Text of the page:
Former World Bank Senior Advisor calls for rethink of regulation to inform good democratic governance

27 November 2014
Senior Visiting Fellow at the London School of Economics Frank Vibert urged us to rethink the role of regulation within democracies, in a lecture held at the Social Science Building last week entitled ‘The New Regulatory Space: Reframing Democratic Governance’.
 
Frank Vibert, a former Senior Advisor to the World Bank, outlined a new approach that questions the orthodox view that regulation is an inferior and potentially damaging form of social coordination that marginalizes the agency of the individual and limits the effectiveness of the market. 
 
Drawing on the theory behind his latest book, published earlier this year, he argued that policymakers should give greater recognition to the interconnected and interdependent systems of social coordination that influence democratic governance. These systems, including the market, the law, regulation, and civil society, are constantly evolving, and bring about a regulatory space of much greater complexity than has thus far been accounted for. 
 
In asking the question: Whose voice counts?, Mr Vibert argued that regulators play an important role in a crucial aspect of democratic gevernance — that of safeguarding equal voice. He cited the regulators who inspect, for instance, University admissions policies or access to NHS services, to show how they can be integral to the protection of the fundamental principles of equal access to health care and education.
 
The regulators who inspect, for instance, University admissions policies or access to NHS services can be integral to the protection of the fundamental principles of equal access to health care and education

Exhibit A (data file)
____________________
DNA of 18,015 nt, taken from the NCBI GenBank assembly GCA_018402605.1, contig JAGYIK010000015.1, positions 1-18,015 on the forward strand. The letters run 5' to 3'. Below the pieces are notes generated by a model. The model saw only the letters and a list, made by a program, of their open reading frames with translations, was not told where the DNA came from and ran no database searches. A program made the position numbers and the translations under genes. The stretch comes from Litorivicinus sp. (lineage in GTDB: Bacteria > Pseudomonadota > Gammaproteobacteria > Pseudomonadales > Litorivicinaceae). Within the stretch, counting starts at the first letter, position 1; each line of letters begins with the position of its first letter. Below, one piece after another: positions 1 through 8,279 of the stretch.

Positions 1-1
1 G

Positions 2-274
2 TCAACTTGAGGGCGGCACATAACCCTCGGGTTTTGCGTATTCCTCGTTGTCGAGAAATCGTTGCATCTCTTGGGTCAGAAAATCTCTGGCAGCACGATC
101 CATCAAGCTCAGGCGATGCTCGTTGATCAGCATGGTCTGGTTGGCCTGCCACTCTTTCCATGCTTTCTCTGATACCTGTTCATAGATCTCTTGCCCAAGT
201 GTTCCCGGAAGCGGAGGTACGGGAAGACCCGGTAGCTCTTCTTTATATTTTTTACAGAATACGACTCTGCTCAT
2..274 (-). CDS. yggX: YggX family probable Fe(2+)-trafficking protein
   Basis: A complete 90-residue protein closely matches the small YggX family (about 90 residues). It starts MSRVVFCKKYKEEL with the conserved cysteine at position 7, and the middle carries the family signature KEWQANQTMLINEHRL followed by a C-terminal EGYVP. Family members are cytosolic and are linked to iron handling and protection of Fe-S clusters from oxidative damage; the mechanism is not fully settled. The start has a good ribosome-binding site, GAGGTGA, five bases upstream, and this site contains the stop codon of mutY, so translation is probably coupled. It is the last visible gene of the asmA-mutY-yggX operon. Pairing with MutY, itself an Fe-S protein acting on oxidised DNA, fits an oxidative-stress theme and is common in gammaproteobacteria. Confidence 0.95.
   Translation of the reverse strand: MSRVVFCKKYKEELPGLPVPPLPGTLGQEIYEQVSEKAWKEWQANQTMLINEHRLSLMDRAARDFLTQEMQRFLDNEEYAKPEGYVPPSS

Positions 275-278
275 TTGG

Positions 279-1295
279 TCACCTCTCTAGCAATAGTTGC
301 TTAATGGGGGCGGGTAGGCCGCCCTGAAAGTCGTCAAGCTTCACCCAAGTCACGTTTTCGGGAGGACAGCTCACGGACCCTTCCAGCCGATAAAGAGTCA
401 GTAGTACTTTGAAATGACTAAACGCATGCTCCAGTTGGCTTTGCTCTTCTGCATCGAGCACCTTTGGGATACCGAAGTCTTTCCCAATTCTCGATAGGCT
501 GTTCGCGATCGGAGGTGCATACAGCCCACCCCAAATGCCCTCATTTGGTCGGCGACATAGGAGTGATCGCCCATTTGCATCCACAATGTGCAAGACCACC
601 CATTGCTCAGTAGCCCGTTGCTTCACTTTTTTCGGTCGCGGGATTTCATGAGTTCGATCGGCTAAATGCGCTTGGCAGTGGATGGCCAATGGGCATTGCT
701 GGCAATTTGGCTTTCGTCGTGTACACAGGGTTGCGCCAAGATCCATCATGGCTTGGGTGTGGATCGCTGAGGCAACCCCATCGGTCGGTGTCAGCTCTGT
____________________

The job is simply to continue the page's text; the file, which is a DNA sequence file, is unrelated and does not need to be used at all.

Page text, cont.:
Mr Vibert made a particularly convincing case for the unique value of regulation in democratic governance, by identifying that regulators serve to correct a general bias toward the status quo that other actors in democratic systems tend to perpetuate. Moreover, he argued that regulatory systems, by their nature, provide a more forward-looking approach to help guide democratic governance than either politics, the law, or the market.  
 
Politicians, he argued, rarely look beyond the next election; the law is ruled by precedent; and, while the market is an inherently forward-looking system, it expresses its forecasts in the severely restricted terms of price – whereas regulators convey their estimates about the future through policy-relevant advice that can help shape balanced, long-term political decision-making.
 
While the market expresses its forecasts in the severely restricted terms of price, regulators convey their estimates about the future through policy-relevant advice that can help shape balanced, long-term political decision-making
 
Mr Vibert’s thesis can be explored in greater depth in an article he has written for our Opinion Piece pages, and his book on the New Regulatory Space is available to order from the Edward Elgar website
 
A podcast of the lecture will be available to download from our Podcasts page in the next week.